Violinist Miri Ben-Ari returns to D.C. in 'The Beautiful Sound Tour'

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Entertainment,Music,Marie Gullard

Grammy Award-winning violinist Miri Ben-Ari returns to Washington on Saturday at the Sixth & I Historic Synagogue in "The Beautiful Sound Tour."

Noted for the unique sound she has created -- a brilliant fusion of classical performance with jazz, R&B and hip-hop -- this much sought-after musician has been named the current Beautiful Sound artist for Harman International Industries, a company of designers, manufacturers, and marketers of a wide range of audio infotainment solutions for the automotive, consumer and professional markets.

"I am so happy to be working with the company," said the Israeli-born artist. "Harman Kardon designs audio equipment where beauty and sound go hand in hand."

Ben-Ari knows a lot about both. She has, fueled by her own passion for music, complete mastery of her violin, having trained classically under the late master of violin Isaac Stern. From that springboard, she leapt to new musical forms and genres, collaborating with the likes of Kanye West, Jay-Z, Alicia Keys, Britney Spears and Janet Jackson. Along the way, she has been given the moniker "The Hip-Hop Violinist," which happens to be the title of her new album on Universal Records. Her single, "Symphony of Brotherhood," featuring the "I Have a Dream" speech by Martin Luther King Jr., was the first instrumental ever to hit Billboard's R&B/Hip Hop charts, MTV and VH1.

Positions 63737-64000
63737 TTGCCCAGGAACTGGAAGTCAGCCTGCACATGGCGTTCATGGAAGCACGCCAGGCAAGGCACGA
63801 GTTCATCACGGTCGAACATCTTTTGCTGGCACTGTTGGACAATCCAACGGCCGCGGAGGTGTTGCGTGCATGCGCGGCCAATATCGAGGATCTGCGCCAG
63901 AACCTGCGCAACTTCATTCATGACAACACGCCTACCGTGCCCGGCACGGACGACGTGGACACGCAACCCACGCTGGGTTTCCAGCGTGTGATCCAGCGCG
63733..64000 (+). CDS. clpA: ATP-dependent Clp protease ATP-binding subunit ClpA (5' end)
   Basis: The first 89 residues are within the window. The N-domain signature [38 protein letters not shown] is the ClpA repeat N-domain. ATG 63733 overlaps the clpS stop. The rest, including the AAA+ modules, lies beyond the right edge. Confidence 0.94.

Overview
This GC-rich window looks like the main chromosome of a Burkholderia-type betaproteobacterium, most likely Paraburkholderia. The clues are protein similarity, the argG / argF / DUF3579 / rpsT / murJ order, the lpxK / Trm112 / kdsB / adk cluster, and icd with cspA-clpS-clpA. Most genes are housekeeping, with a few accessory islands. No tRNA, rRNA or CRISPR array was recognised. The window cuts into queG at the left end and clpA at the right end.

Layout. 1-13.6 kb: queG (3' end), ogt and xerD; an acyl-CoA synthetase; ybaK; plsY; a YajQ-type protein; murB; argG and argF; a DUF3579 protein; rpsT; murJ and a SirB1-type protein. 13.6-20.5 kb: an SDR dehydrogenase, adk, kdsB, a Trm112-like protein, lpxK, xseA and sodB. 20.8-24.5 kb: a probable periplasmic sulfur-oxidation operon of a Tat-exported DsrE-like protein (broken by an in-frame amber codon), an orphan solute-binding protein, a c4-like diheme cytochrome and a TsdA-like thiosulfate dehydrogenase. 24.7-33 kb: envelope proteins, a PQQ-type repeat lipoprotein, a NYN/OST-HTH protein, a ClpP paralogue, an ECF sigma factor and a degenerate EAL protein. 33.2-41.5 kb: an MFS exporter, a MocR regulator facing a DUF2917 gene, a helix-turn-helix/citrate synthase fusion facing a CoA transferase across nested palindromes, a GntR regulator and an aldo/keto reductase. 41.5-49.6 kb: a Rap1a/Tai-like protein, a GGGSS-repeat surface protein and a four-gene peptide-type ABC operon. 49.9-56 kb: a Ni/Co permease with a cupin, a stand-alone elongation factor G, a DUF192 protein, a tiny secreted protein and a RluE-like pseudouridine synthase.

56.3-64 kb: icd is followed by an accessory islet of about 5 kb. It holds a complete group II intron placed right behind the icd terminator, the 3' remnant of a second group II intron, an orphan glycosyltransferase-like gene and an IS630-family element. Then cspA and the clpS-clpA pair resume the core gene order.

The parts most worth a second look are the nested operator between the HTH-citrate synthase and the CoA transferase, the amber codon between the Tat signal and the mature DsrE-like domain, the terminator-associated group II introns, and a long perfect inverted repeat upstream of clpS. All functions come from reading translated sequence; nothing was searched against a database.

If you go
Miri Ben-Ari
» Where: Sixth & I Historic Synagogue, 600 I St. NW
» When: 8 p.m. Saturday
» Info: $25; 800-745-3000; sixthandi.org

Saturday's concert will include works from this latest release, as well from three of her previous jazz albums. She will have two singers backing her up, along with a DJ, whom she calls an instrumentalist "because he plays the turntable like an instrument."

Ben-Ari's performances are for every age group, and indeed, she encourages young people to experience all different types of music -- from classical to hip-hop. Perhaps this is why she has been the face of several promotional campaigns, including Reebok's "I Am What I Am" global print and TV advertisements.

Proceeds from Saturday's concert will benefit the University of the District of Columbia in its broad mission of education, research and community service.

For Ben-Ari, the work is all about love and giving back. She states unabashedly, "Music, for me, is a vehicle to spread love; it makes people happy, and that's love for me. Anything else is just nonsense."

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Author:

Marie Gullard

Special to The Washington Examiner
The Washington Examiner